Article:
Speed’s interests lie in the relationship between people and buildings and her work explores the body and its relationship to architecture. The idea of shelter and the inhabitant is at the core of much of her work; how a person is shaped by the buildings they have occupied and how a person occupies their own psychological space.
The word inhabitant contains the root habit (dress) and implies a habitat (dwelling) and Speed's work often has this double function of being both shelter and clothing. The shelters act as an expression of the layers that we surround ourselves with; skin, clothing and walls.
In BODY/BUILDING, ‘Groviglio (Tangle)’ is a two-channel film that considers the city (in this case, Rome) as a kind of palimpsest and the layers of activity from millions of inhabitants that have been erased, rewritten, replaced and overbuilt. A series of photographs and a short looped film comprise ’Sketches for Build-Up’, the results of many hours Speed has spent working with acrobalancers exploring the body as a kind of building material. 'Brick Parade' is a playful performance, where two brick walls will divide, contain and disrupt visitors to the exhibition. Following the opening, these costumes will be available for visitors to wear.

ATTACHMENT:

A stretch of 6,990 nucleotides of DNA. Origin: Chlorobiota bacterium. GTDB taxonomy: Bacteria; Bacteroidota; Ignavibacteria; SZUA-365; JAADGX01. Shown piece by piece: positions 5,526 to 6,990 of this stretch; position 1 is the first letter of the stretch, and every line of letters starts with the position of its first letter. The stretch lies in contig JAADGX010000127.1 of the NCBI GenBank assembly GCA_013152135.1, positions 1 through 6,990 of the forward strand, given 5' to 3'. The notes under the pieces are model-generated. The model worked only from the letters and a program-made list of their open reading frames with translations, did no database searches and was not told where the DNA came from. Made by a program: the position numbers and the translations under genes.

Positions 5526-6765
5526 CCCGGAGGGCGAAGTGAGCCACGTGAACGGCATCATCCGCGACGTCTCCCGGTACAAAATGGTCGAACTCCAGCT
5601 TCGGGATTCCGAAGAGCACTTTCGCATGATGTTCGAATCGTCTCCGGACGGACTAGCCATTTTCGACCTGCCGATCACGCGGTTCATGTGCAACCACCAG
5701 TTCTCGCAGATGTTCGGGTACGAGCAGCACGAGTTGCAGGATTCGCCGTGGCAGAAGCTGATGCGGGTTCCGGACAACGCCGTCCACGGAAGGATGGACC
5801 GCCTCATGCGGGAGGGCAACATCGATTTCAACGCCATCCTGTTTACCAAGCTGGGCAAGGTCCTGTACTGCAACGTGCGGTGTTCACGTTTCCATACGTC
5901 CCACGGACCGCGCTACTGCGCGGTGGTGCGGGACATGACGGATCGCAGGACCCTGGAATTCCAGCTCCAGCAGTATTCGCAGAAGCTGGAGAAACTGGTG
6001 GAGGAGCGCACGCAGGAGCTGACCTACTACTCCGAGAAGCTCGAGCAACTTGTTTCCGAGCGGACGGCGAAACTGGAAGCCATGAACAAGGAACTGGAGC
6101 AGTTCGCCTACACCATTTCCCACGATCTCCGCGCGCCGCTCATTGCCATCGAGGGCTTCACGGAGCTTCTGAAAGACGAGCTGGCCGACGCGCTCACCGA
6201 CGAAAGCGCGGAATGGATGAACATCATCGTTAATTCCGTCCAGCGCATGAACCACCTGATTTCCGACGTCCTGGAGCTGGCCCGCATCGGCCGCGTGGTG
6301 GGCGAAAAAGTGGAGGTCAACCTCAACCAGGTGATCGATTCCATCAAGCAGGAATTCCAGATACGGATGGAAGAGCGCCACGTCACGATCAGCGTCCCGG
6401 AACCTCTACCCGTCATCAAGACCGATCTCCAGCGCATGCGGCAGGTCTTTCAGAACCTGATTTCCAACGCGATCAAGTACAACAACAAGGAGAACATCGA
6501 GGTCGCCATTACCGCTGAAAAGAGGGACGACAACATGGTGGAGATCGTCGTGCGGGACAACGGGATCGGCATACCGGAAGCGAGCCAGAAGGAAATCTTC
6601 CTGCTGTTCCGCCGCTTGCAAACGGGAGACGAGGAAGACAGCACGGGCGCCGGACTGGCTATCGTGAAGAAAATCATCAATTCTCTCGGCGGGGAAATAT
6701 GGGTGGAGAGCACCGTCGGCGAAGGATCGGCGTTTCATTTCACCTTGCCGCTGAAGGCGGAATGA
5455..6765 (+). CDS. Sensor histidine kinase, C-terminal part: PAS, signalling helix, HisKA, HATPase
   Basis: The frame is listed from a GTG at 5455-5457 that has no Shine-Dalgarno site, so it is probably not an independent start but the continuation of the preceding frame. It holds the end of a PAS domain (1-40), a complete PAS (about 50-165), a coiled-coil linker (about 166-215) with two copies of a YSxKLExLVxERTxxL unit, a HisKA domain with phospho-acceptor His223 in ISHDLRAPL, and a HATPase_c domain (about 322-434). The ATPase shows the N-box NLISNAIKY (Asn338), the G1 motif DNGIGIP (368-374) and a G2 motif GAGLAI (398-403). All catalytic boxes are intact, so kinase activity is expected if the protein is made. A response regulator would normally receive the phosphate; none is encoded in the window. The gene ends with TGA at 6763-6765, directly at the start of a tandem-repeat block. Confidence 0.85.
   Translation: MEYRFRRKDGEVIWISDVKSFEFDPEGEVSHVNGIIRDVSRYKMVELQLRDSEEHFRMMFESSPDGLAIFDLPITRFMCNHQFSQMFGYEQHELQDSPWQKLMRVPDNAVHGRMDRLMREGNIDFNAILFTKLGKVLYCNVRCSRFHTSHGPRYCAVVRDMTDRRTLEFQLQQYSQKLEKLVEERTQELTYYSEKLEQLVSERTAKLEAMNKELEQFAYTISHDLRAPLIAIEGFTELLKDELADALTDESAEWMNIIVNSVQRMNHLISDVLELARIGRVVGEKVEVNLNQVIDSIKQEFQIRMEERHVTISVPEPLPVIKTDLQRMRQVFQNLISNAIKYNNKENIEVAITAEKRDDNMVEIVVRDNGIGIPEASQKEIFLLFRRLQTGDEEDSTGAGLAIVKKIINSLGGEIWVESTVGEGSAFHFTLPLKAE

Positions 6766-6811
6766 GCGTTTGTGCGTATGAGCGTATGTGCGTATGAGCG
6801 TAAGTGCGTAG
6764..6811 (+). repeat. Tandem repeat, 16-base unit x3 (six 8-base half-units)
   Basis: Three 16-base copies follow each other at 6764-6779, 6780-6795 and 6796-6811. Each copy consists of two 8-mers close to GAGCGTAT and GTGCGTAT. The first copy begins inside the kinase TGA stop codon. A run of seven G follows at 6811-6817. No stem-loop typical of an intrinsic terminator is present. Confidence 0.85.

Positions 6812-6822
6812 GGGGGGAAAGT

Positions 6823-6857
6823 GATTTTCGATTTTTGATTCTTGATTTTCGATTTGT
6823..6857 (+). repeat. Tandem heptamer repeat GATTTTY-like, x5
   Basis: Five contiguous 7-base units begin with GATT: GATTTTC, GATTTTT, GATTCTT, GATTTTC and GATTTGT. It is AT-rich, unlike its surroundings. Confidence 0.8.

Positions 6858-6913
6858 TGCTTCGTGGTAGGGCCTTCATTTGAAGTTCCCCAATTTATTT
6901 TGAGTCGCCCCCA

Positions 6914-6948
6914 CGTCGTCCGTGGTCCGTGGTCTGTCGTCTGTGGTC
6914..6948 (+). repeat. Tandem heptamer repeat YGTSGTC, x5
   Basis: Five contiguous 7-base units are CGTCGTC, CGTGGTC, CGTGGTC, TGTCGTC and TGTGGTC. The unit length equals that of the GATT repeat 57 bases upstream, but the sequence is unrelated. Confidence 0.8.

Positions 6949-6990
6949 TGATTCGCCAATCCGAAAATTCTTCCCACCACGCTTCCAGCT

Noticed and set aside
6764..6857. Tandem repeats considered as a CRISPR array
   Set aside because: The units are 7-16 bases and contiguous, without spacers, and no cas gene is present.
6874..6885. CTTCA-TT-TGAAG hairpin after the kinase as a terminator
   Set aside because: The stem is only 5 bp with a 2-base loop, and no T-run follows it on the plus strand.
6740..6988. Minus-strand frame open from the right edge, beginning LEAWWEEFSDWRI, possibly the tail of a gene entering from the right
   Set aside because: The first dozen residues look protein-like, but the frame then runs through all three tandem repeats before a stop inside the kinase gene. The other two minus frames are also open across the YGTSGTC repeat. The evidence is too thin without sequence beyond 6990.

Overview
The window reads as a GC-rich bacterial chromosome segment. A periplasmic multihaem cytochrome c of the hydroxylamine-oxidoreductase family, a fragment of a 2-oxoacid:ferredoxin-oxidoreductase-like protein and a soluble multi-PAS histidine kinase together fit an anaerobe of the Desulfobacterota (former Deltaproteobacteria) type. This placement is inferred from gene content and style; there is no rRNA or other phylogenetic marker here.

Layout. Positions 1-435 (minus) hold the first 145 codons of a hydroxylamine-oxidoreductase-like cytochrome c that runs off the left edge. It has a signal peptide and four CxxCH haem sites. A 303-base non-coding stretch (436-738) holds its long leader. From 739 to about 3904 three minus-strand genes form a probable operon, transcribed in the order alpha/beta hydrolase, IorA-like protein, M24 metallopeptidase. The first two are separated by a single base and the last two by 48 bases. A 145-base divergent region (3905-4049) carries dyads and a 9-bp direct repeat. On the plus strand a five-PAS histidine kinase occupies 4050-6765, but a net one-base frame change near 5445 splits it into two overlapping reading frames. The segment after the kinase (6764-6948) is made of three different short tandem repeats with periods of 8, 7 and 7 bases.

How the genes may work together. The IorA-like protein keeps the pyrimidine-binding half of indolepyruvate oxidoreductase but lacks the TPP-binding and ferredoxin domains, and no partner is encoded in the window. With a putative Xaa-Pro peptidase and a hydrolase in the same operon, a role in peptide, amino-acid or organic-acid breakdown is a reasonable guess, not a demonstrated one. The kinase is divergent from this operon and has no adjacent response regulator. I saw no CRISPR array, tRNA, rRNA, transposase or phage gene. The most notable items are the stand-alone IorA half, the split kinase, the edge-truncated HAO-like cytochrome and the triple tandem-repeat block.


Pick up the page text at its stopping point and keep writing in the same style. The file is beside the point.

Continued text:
Emily Speed is a visual artist based in Liverpool, UK, who explores the relationship between the body and architecture through sculpture, performance and film. Speed was the Derek Hill Scholar in Drawing at the British School at Rome during 2014/2015 and other recent residencies include the Public Art Residency at Women’s Studio Workshop in New York and Standpoint Futures in London. In the Autumn of 2016 Speed will create a new performance commissioned by Fort Worth Contemporary Arts in Texas. Speed has exhibited at Yorkshire Sculpture Park, Drawing Room, London and Laumeier Sculpture Park, St Louis and she has completed public art commissions for Edinburgh Art Festival and the National Trust among others.
Her work is held in numerous collections including the Arts Council Collection as well as the Library of Congress and Tate Artists’ Book Collections.